Essay House of Mirth Analysis

4279 Words Oct 6th, 2014 11 Pages
The House of Mirth and The Age of Innocence: The Lives and Struggles of New York’s Upper Class

Among the collection of works by American author Edith Wharton, The House of Mirth and The Age of Innocence are considered to be two of her most widely recognized. Both books explore similar themes that showcase the lives and struggles of New York’s upper class, and have both received considerable acclaim and accolade (Killoran 2001, p.26, 93). This paper sets out to deconstruct the themes and discourse of both novels and compare each individual work’s merits and their collective ability to convey an understanding for the lives of New York’s upper class in the late 19th century. Furthermore, it will draw upon undertones in each novel that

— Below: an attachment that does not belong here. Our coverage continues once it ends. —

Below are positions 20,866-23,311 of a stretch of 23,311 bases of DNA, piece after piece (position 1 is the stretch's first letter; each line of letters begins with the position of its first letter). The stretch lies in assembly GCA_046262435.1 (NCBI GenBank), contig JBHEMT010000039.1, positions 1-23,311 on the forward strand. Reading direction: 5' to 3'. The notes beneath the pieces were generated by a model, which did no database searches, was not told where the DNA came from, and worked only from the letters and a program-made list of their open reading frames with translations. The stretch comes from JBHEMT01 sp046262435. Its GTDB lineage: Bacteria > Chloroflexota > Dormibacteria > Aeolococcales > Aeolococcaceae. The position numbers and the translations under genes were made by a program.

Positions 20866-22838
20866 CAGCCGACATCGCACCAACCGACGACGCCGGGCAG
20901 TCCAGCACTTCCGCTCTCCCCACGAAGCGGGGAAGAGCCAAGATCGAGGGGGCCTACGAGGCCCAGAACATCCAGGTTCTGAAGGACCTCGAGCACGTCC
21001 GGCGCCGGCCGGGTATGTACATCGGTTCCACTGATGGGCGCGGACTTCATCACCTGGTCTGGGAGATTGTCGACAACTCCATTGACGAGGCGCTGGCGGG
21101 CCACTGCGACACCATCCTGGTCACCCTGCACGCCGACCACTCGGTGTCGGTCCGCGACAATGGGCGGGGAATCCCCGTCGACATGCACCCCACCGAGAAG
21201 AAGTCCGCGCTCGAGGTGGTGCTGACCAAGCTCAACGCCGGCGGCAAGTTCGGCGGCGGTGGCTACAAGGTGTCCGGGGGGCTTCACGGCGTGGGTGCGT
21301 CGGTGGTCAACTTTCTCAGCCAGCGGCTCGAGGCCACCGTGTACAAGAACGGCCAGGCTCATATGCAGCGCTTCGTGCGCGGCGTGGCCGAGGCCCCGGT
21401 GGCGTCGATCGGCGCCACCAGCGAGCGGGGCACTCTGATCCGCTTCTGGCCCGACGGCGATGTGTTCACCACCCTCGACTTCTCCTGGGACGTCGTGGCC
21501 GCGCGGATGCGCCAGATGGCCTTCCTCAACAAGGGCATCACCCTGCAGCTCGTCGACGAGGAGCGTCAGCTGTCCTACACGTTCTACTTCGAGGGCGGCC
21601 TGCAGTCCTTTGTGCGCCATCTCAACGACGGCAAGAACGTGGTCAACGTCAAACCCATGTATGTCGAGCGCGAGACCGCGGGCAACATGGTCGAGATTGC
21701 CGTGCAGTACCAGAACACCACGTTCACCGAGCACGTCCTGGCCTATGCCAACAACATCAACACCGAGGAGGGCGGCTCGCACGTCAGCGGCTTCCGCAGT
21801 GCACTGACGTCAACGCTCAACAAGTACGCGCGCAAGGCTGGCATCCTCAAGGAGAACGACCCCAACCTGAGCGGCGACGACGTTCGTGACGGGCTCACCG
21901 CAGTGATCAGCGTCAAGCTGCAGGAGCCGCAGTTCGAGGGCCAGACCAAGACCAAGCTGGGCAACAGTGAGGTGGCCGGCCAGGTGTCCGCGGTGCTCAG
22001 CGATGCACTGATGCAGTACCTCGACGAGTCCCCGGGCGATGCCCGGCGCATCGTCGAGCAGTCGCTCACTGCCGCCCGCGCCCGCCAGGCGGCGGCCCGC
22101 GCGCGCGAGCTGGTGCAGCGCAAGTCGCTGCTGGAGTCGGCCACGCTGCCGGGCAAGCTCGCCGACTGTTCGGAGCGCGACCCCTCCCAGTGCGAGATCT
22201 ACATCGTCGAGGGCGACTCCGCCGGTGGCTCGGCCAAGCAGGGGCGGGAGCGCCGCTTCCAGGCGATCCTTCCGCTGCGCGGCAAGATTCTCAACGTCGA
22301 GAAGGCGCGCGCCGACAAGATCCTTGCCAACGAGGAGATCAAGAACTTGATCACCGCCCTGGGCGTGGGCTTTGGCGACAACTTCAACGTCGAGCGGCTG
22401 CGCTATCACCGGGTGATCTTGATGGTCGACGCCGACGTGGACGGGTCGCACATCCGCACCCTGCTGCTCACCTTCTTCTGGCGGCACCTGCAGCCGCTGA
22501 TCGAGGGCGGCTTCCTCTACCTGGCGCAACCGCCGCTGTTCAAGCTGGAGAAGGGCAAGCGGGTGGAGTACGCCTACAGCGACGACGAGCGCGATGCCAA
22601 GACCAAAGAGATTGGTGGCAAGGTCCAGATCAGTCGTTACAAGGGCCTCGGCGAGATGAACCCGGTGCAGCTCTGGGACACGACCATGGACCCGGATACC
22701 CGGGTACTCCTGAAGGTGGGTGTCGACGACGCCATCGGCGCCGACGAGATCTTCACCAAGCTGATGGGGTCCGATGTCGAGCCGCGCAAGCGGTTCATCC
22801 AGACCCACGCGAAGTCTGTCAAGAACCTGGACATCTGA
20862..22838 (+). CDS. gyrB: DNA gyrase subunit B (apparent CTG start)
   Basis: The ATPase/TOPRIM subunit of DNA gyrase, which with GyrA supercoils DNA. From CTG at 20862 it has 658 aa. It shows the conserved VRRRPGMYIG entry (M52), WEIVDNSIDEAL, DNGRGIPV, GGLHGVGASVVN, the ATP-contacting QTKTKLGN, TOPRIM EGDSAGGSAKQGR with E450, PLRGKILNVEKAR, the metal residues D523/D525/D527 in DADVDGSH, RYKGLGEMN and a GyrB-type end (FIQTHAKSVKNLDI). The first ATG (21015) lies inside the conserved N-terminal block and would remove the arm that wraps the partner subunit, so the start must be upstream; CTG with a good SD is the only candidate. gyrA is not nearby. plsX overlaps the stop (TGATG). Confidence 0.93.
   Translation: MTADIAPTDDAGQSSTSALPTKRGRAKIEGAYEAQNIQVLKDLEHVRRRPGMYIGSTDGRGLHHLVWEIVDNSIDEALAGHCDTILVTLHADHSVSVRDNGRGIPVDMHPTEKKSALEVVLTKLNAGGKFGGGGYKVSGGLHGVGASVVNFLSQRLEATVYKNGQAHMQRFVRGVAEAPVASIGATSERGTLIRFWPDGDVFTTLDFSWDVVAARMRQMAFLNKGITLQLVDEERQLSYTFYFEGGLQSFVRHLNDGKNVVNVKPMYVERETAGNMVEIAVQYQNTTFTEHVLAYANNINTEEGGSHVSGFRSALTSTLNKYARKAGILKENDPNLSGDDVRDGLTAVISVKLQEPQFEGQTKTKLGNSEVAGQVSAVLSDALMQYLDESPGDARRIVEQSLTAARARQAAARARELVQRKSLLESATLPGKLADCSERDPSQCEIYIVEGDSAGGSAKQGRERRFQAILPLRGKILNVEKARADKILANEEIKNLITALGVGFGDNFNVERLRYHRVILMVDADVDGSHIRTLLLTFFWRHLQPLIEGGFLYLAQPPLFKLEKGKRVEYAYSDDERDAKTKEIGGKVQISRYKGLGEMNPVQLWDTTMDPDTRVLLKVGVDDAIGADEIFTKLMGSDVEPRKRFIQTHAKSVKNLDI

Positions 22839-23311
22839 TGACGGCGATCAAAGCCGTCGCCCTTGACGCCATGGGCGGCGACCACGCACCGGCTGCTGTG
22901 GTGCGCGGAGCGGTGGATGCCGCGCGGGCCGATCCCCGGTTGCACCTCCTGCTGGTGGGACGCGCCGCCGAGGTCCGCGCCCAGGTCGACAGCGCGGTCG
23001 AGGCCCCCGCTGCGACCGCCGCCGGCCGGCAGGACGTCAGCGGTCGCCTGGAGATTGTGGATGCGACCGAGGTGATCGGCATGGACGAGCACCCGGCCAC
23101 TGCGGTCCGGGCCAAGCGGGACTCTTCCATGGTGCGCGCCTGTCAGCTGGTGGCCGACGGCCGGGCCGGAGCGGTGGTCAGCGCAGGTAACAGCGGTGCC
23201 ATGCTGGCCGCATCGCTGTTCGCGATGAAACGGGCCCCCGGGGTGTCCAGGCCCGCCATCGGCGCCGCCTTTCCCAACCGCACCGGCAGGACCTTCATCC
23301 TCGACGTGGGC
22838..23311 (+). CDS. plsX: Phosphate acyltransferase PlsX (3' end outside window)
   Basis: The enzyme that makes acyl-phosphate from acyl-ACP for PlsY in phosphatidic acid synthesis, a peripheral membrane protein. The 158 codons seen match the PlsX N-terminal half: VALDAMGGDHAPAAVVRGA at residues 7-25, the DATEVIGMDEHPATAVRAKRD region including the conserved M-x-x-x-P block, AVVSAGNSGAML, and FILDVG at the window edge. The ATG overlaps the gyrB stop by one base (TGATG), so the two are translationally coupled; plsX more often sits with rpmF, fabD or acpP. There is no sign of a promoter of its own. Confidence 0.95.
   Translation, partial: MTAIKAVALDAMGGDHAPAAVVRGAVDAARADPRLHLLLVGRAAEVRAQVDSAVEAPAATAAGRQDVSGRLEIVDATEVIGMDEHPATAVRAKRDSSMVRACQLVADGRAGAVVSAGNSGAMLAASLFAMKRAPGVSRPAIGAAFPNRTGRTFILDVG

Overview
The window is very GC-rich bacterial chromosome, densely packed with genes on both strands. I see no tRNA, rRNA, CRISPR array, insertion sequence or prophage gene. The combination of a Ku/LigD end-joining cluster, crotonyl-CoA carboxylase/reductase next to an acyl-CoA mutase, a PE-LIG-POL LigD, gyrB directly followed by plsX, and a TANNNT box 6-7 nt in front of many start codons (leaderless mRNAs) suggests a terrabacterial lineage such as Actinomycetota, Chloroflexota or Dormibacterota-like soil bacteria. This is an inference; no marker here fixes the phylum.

…show more content…
She considers marriage as a means of securing financial status, initially as a means of attaining her desired status in society and consequently as a tool for reinstating herself back into society.
Throughout the novel, Lily struggles to retain vestiges of herself in a sea of torrential social expectations. It can be argued that it has always been in Lily’s power to rise from her own misfortunes. Lily’s physical beauty in the novel symbolizes the support upon which she establishes herself in New York’s upper class society. Lily, as with any other woman of her ranks, is measured by such standards of aesthetic and hence, her exceptional beauty gives her a significant advantage in society. This has been directly noted throughout the novel. Despite the fact that Lily herself perceives deterioration in her beauty, it is evident through the discourse of third parties in the novel that Lily’s beauty is everlasting (Wharton 1905, p.316). Lily’s beauty, it seems, is a symbol of her ability to rise among the ranks in her social circle, and the fact remains that though it stands strained and eroded by the end of her dissent, it is not altogether lost. This shows that if she so chooses, there is still a way for Lily to regain her social status. Her beauty was “the nucleus around which [her] life was to be

Related Documents